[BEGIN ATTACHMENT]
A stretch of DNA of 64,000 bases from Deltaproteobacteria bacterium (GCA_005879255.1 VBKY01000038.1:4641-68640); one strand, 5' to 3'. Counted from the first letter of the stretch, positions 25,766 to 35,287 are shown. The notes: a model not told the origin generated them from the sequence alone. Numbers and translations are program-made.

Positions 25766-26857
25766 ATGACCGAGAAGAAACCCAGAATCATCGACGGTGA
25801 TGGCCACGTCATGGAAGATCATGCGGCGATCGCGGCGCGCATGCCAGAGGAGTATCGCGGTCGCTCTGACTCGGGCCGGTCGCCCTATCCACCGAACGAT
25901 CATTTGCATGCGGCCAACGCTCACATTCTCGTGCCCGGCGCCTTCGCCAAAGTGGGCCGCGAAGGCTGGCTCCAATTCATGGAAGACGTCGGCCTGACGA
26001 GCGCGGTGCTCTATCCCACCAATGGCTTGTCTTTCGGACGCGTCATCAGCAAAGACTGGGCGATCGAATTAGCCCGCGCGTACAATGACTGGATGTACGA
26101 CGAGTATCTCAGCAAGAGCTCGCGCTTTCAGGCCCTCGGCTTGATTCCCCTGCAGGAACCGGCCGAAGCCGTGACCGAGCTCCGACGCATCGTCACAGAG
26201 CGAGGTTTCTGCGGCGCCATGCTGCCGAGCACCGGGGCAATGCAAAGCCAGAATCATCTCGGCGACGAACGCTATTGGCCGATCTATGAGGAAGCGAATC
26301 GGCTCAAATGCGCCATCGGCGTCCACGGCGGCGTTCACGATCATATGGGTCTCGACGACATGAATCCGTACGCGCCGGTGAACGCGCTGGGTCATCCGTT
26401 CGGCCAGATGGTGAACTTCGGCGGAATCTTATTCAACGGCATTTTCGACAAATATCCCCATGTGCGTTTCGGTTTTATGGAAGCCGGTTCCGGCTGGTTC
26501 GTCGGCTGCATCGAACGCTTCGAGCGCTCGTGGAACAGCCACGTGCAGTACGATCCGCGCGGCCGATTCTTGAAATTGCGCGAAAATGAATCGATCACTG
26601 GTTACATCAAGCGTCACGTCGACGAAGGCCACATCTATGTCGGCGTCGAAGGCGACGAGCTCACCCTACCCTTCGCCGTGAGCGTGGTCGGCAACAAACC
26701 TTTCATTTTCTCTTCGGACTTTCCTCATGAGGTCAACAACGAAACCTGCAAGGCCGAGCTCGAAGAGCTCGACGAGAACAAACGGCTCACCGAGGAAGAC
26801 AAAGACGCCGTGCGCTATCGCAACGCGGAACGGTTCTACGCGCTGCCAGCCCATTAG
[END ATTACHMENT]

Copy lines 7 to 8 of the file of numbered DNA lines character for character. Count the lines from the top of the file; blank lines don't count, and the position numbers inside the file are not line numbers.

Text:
26101 CGAGTATCTCAGCAAGAGCTCGCGCTTTCAGGCCCTCGGCTTGATTCCCCTGCAGGAACCGGCCGAAGCCGTGACCGAGCTCCGACGCATCGTCACAGAG
26201 CGAGGTTTCTGCGGCGCCATGCTGCCGAGCACCGGGGCAATGCAAAGCCAGAATCATCTCGGCGACGAACGCTATTGGCCGATCTATGAGGAAGCGAATC